Fifty years of Nostra Aetate

From left: Jeremy Spinak, ECAJ executive director Peter Wertheim, Archbishop Anthony Fisher and Rabbi Dr Ben Elton. Photo: Giovanni Portelli/Catholic Communications, Archdiocese of Sydney

ABOUT 400 representatives of a range of faith groups came together at the Great Synagogue last week to mark the 50th anniversary of Nostra Aetate, the landmark document that transformed Jewish-Catholic relations.

The commemoration – co-hosted by the Catholic Archdiocese of Sydney, the Executive Council of Australian Jewry, the NSW Jewish Board of Deputies (JBOD), the Australian Catholic University and the Sydney Jewish Museum – heard from the Great Synagogue’s Rabbi Dr Ben Elton and the Archbishop of Sydney Anthony Fisher, who delivered the keynote addresses, as well as a number of other speakers.

Addressing the audience, Rabbi Elton said the release of Nostra Aetate was the “most positive development in Catholic-Jewish relations since the two faiths went their separate ways”.

“The rejection of the notion that all Jews, then or now, could be held responsible for the death of Jesus, the condemnation of anti-Semitism and the call for mutual understanding and respect, transformed the ability of faithful Catholics and Jews to interact with each other in a positive way, unburdened by historic hatreds and suspicions,” he said.

Noting that a declaration “can only be the start of a process”, Rabbi Elton said, “Ancient attitudes, prejudices and antipathies do not disappear overnight because a committee has reached a form of words.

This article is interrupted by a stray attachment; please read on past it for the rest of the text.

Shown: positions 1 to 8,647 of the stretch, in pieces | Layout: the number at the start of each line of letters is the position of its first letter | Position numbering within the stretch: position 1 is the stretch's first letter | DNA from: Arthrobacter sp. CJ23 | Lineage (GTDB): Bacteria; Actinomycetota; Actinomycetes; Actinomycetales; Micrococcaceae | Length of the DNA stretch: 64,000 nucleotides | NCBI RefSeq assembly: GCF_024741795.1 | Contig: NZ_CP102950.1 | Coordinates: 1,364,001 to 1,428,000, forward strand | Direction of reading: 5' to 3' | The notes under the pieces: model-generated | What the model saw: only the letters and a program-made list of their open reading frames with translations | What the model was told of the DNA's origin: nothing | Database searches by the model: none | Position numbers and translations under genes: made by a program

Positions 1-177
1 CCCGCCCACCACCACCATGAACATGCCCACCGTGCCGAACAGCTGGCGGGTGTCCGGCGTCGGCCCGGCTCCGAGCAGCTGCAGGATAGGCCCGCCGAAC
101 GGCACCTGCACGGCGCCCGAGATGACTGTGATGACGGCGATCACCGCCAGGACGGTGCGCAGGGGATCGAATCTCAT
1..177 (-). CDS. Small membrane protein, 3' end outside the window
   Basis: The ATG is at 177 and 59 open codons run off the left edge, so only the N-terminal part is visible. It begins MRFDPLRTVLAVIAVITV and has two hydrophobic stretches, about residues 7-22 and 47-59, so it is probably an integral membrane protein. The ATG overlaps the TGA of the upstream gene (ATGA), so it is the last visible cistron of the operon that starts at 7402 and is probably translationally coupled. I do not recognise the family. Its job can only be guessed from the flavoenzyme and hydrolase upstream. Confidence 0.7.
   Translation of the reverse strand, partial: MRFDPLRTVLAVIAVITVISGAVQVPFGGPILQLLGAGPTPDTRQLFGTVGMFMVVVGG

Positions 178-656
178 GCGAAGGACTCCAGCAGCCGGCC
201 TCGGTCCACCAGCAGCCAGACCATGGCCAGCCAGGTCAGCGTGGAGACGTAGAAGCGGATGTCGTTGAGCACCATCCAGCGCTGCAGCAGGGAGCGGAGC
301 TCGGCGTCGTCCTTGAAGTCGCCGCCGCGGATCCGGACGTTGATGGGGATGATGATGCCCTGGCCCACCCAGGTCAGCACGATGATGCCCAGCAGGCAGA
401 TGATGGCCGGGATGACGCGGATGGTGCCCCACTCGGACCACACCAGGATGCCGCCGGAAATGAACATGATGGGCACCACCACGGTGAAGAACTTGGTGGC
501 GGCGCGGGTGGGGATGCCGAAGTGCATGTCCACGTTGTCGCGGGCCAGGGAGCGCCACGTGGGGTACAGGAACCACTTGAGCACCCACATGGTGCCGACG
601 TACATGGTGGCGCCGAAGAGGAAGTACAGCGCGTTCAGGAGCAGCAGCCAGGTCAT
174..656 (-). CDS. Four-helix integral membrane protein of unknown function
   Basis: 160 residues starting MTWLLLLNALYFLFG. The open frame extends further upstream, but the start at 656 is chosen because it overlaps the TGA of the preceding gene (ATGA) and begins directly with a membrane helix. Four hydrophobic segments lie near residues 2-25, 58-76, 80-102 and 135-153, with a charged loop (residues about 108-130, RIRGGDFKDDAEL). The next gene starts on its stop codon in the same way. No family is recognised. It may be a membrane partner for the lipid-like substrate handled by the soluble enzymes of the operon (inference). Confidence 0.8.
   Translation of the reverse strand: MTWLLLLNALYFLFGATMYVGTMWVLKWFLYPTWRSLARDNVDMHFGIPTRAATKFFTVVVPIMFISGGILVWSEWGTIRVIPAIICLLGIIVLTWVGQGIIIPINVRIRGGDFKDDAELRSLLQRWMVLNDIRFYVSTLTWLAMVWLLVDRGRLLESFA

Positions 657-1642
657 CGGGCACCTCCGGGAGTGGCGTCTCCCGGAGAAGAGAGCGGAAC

“However, a central statement of official policy was an essential first step in the process of healing and the creation of a new era of good relations. That is why this 50th anniversary is so worth celebrating.”

JBOD president Jeremy Spinak also spoke at the event, thanking the Catholic community for its support and friendship in Sydney over many years.

“This is our time to continue to foster and grow the relationship between the Jewish and Catholic communities in Australia,” Spinak said.

“It is our time to work together as two strong and vibrant peoples, to stand up for those who have no voice, who are collectively blamed because of their religion or race, for those who suffer disadvantage and discrimination and for those who long for peace.”

He added that we cannot celebrate the strength of the relationship between the Catholic and Jewish faiths brought about by Nostra Aetate “without also acknowledging that it applies beyond our partnership”.

“The words ‘he who does not love cannot know God’ calls on us to extend the hand of friendship to all, and that we must work together to continually heal communal divides and break down society’s prejudice.”